Australia wants to fast-track fire-safe cigarettes

Australia wants to fast-track fire-safe cigarettes

20 February 2009

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Australia — Australian officials said Friday they want to fast-track rules making cigarettes less likely to ignite fires as part of the government’s response to this month’s wildfires that killed at least 209 people.

It is not known if smoldering butts were responsible for causing any of the more than 400 fires that ripped across southern Victoria state, but research shows they are one of many factors blamed for previous blazes.

The Feb. 7 disaster was one of Australia’s worst, destroying more than 1,800 homes as the fires scorched 1,500 square miles (3,900 square kilometers) of forests and farms. More than 7,000 people were displaced.

Parliament in September passed laws that require cigarette makers to change the paper and chemical additives used in their products so they will stop burning quickly once discarded, but they are not due to take effect until March 2010.

Consumer Affairs Minister Chris Brown wants to speed up the implementation, his spokesman James Cullen said.

Laws requiring so-called “fire-safe” cigarettes have come into effect in most U.S. states since 2004, as well as in Canada, and Britain is considering introducing similar rules, according to an Australian government report on the new regulations.

Australia’s largest cigarette manufacturer, British American Tobacco Australia Ltd., said companies need time to switch production under the new rules and that the 2010 start date in Australia was a compromise set by the government in consultation with the tobacco industry.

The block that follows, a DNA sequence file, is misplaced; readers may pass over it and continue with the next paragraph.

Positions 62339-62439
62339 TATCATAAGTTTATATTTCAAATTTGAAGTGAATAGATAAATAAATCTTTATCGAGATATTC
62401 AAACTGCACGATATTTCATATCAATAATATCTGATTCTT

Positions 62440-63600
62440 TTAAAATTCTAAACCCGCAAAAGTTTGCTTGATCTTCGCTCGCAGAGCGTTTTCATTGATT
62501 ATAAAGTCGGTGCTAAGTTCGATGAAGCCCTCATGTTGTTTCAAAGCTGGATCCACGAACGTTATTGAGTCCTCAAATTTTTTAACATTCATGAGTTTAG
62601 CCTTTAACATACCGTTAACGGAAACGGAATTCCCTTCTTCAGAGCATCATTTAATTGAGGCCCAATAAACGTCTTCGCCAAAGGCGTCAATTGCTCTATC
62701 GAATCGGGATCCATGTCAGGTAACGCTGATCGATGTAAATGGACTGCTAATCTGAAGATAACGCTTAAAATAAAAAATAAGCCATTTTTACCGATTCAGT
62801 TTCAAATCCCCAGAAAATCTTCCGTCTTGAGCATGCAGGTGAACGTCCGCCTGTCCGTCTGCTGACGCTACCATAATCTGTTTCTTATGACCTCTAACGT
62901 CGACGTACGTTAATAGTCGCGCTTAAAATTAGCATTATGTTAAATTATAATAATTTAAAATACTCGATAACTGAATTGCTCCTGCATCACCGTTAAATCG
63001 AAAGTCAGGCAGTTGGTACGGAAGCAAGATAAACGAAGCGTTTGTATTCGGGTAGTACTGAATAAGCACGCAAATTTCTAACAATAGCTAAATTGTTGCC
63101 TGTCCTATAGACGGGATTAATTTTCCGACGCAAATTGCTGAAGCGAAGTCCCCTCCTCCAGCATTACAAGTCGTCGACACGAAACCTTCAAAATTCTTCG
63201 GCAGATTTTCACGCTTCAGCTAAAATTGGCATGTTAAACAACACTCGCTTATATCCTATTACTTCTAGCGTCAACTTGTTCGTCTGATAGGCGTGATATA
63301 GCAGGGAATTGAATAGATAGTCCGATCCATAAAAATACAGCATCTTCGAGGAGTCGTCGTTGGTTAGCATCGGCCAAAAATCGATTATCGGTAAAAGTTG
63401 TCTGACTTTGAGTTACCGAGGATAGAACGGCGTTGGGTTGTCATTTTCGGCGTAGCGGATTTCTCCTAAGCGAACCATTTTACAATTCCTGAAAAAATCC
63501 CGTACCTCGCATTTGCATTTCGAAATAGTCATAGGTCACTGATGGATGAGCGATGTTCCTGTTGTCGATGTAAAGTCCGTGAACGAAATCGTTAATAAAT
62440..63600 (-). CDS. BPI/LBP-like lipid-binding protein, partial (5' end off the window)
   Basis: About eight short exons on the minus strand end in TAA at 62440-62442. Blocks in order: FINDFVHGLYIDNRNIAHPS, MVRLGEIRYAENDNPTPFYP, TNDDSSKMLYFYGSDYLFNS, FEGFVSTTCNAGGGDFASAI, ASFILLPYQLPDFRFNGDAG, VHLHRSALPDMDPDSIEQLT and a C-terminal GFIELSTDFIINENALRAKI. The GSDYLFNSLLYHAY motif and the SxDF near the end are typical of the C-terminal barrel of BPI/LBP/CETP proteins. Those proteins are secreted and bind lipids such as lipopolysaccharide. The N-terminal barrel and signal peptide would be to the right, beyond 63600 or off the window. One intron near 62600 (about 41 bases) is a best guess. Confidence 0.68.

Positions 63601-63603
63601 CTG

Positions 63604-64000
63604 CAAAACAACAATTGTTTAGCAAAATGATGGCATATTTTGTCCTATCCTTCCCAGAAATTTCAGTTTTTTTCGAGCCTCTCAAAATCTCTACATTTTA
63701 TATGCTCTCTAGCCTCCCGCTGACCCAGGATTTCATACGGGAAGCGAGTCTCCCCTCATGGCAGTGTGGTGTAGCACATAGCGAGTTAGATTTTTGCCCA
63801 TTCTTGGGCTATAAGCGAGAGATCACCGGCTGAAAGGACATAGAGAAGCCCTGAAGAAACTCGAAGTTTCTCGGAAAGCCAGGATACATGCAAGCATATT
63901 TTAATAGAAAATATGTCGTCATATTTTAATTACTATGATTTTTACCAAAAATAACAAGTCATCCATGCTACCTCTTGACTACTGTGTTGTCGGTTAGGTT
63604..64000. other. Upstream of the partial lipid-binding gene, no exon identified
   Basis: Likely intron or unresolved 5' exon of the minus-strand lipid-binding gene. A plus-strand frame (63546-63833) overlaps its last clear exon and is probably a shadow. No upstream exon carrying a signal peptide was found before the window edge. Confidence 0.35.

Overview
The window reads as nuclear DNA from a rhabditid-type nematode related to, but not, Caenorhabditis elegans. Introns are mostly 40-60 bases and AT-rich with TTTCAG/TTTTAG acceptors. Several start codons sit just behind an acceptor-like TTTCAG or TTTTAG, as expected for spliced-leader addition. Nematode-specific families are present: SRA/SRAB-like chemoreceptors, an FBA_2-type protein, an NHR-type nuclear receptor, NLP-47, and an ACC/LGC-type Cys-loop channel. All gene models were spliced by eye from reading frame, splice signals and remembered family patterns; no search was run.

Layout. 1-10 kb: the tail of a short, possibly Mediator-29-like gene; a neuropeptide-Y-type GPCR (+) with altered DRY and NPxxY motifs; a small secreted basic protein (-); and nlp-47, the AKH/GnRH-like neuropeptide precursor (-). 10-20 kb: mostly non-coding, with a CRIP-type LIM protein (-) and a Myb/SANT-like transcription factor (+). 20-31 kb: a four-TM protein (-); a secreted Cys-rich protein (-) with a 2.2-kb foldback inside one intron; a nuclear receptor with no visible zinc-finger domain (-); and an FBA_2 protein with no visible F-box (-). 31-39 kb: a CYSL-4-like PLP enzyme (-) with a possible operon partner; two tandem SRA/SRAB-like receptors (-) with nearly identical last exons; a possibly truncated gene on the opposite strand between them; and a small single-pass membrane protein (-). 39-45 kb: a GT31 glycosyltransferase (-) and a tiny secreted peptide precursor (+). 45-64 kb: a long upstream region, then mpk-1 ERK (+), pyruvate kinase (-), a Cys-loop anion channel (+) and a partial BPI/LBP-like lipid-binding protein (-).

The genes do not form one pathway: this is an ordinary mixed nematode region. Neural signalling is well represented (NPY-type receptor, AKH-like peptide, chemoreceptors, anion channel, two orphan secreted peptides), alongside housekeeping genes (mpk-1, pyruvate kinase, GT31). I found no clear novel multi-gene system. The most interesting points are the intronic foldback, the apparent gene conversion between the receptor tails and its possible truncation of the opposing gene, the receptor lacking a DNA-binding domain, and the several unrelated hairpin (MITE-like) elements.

The company would have to discuss any new deadline with the government before commenting on whether it opposed the change, spokeswoman Louise Warburton said.

She said her company must introduce new technology to its Sydney factory and import its paper from a different supplier to meet the new standards. She did not expect retail prices to change.

Most cigarettes available in Australia are manufactured locally from imported tobacco.

The government-backed Australian Institute of Criminology says there are about 60,000 forest fires in Australia each year, and about half of them are deliberately set or suspicious. Other causes are lightning strikes and sparks from power tools.

The government estimates that 7 percent of wildfires in Victoria are caused by cigarettes or matches.

One man has been charged with deadly arson in connection with the Feb. 7 blazes and police say they suspect at least one other fire was deliberately set. A huge police investigation is under way.

Two weeks after the disaster, firefighters are still battling a handful of blazes in Victoria, though none were threatening homes.

Residents and repair crews are moving back into destroyed towns, as police complete their search for bodies in more areas. Police added one new confirmed victim to the death toll, which is expected to rise further but not dramatically.

Also Friday, police charged a woman with fraud after she sought a 10,000 Australian dollar ($6,400) government payment for victims by falsely claiming her father was killed in the fires.

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